eu = Lp*^2(Phase of partial vacuum coherence),u

          is elastic analog to quantum hydrodynamic particle IT velocity v =
          (h/m)Grad(Phase of Pilot qu-BIT wave)

          where, a, u = 0,1,2,3

          eu = eaEu^a

          a in flat tangent space, u in curved base space

          guv = Eu^anabEv^b = (1/2)[eu,v + ev,u]

          nab = SR metric

          ' is ordinary partial derivative

          Phase transformations on the vacuum coherence ---> Einstein's tensor
          general coordinate transformations

          http://qedcorp.com/destiny/warpdrive.pdf 3 meg file

           
          On Jul 2, 2004, at 9:55 AM, Jack Sarfatti wrote:

          > I seem to recall a detailed discussion of the Lorentz boosts of the
          > blackbody spectrum in Richard Tolman's old text on Statistical
          > Mechanics that I actually may have a copy of in my office. This
          > relates to the "aether" issue over which amateurs get confused.
          > GR(1916) is a covering theory of SR(1905), things globally true in SR
          > are no longer so in GR. SR is approximately locally true in GR
          > provided:
          >
          > 1. scale of measurements L << scale of local tensor radii of curvature
          > Rc
          >
          > 2. L >> Lp* = scale of micro-quantum metric and connection zero point
          > vacuum fluctuations.
          >
          > Note Lp* may be a function of L and NOT a constant 10^-33 cm. Indeed
          > in my theory
          >
          > Lp*(1 fermi) ~ 1fermi in order to stabilize the spatially-extended
          > electron as a Wheeler "Mass without mass" micro-geon = Bohm-Vigier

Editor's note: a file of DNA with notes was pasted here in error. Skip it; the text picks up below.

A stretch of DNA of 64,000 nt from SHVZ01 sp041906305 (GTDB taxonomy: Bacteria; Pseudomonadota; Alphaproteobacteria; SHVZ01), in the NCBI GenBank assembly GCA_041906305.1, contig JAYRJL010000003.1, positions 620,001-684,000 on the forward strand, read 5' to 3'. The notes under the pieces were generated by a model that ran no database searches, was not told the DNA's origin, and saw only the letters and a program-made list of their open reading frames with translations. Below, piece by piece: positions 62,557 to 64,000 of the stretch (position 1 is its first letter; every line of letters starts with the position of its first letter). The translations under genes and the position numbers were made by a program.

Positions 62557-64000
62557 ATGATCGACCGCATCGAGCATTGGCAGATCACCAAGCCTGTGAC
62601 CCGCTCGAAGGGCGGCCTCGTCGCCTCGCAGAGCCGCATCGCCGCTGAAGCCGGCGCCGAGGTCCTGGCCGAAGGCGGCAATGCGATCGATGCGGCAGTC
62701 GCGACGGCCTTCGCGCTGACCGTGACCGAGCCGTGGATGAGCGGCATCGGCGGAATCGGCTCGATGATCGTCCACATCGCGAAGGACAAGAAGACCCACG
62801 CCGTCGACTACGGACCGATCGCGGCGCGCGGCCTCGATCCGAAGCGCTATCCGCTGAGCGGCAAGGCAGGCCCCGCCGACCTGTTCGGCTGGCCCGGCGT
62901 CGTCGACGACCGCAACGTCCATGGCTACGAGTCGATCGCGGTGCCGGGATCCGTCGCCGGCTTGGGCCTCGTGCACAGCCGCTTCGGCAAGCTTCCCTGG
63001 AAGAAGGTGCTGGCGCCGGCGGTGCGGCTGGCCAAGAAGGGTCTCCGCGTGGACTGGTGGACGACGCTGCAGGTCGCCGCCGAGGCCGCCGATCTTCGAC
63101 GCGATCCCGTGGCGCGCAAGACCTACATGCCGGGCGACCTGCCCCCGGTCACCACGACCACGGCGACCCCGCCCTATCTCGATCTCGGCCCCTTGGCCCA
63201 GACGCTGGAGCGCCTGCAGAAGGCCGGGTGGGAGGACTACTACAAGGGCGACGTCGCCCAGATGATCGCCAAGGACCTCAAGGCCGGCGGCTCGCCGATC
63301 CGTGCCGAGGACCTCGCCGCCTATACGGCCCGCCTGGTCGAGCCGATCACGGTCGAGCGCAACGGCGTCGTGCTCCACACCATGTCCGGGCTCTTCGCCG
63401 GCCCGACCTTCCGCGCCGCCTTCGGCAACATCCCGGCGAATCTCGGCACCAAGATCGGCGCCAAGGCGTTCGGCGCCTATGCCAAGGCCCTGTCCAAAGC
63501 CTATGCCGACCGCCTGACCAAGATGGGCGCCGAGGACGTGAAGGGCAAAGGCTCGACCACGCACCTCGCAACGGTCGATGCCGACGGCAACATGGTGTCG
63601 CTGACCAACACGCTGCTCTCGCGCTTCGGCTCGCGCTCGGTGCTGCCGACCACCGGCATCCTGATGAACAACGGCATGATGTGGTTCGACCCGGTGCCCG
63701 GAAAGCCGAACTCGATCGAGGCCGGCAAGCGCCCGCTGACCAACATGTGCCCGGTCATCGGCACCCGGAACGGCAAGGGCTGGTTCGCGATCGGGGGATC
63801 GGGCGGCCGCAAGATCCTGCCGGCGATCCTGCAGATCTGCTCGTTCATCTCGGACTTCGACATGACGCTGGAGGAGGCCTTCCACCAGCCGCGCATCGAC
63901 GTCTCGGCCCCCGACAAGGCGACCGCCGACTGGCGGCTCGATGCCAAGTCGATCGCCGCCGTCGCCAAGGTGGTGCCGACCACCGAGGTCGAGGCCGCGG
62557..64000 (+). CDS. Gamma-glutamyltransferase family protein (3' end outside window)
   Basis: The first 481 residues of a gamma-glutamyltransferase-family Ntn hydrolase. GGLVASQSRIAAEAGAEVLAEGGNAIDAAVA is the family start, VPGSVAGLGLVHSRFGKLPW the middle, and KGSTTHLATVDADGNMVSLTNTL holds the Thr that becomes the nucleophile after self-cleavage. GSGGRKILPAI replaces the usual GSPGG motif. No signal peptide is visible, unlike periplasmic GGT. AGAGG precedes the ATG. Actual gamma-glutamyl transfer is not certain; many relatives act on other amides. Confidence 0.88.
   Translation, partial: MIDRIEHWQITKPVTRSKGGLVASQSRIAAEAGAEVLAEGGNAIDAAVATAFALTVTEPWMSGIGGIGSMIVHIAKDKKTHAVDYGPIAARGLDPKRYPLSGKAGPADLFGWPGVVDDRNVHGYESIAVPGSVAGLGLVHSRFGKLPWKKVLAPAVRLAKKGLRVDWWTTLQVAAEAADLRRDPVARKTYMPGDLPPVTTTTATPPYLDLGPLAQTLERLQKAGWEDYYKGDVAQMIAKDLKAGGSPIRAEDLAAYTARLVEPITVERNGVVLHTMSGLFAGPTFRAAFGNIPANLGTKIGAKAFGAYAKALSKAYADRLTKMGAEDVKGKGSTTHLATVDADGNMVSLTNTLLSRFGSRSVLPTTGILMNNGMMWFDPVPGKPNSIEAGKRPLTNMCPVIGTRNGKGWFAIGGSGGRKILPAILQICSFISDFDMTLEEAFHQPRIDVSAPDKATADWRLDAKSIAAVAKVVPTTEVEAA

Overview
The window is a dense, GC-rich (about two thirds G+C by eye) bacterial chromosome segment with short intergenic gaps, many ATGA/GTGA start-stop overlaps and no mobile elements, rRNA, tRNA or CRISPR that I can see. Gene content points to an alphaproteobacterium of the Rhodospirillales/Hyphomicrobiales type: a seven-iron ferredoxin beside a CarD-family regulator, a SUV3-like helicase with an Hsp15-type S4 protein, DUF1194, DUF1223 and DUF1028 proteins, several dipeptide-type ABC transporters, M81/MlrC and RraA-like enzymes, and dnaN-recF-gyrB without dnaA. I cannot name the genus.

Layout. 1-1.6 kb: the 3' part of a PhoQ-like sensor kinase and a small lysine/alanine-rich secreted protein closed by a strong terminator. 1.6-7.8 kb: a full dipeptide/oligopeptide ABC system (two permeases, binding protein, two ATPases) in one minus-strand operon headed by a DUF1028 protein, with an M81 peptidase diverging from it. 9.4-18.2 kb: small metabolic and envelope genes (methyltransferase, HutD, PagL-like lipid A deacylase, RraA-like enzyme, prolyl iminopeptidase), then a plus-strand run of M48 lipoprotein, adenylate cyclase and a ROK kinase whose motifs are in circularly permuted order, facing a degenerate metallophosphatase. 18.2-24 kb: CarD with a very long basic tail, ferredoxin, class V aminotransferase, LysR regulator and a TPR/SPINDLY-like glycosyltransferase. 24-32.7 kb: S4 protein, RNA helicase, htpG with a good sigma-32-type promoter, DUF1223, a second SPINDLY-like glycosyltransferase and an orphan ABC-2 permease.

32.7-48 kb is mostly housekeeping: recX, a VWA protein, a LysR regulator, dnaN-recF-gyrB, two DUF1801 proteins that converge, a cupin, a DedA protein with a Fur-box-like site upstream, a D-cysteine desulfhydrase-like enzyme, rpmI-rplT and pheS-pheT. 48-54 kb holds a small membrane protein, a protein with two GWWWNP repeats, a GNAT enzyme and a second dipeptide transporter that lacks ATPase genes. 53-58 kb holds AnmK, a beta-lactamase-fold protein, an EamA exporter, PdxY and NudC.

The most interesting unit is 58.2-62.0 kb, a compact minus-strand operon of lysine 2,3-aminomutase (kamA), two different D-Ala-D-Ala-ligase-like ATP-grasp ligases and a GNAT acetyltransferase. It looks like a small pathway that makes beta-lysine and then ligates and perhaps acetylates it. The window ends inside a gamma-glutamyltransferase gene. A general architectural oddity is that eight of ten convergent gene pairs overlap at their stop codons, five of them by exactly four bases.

> "extra variable."
          >
          > This feature is largely missed in Wheeler 90th 'Science and Ultimate
          > Reality" BTW.
          >
          > The WMAP observations show CMB black body spectrum isotropic to ~
          > 10^-5 angular correlations over entire celestial sphere relative to
          > Hubble flow of the dark energy accelerated expansion of 3D space of
          > the Tegmark "Level I" Hubble bubble universe we are inside of like E.
          > Abbott's Flatlanders on a Euclidean plane. My theory BTW explains
          > Linde's chaotic inflation dynamically.
          >
          > A Lorentz boost on the CMB relative to the Hubble flow introduced
          > anisotropy in the CMB, which is an "absolute velocity" meter for star
          > ships just as measuring absolute Kelvin temperature of the CMB is an
          > absolute cosmological clock for those Masters and Commanders
          > navigating Her Majesty's Space Navy! ;-)
          >
          > http://math.boisestate.edu/gas/pinafore/captain.mp3
          >
          > On Jul 2, 2004, at 9:24 AM, Mark Davidson wrote:
          >
          >> I think Jack is correct, the zero point spectrum of QED is the only
          >> Lorentz invariant spectrum. Put a cutoff in that spectrum and you
          >> destroy Lorentz invariance. Black body spectrum is not Lorentz
          >> invariant except at zero temperature.
          >>
          >> Mark
          >>
          >> At 12:19 AM 7/2/2004, Paul Zielinski wrote:
          >>> I was under the impression that there is a class of v^3 ZPE
          >>> density distributions that are Lorentz invariant?
          >>>
          >>> Jack Sarfatti wrote:
          >>>
          >>>> I think Puthoff has an argument related to that? Definitely as I
          >>>> recall the EM ZPF spectrum is the only one consistent with local
          >>>> Lorentz invariance as I recall off top of my head.
          >>>>
          >>>> On Jul 1, 2004, at 10:32 AM, Paul Zielinski wrote:
          >>>>
          >>>>> While it has been shown that the black-body distribution is
          >>>>> compatible with Lorentz invariance, I know of no proof that
          >>>>> that the full blackbody spectrum is a *necessary* condition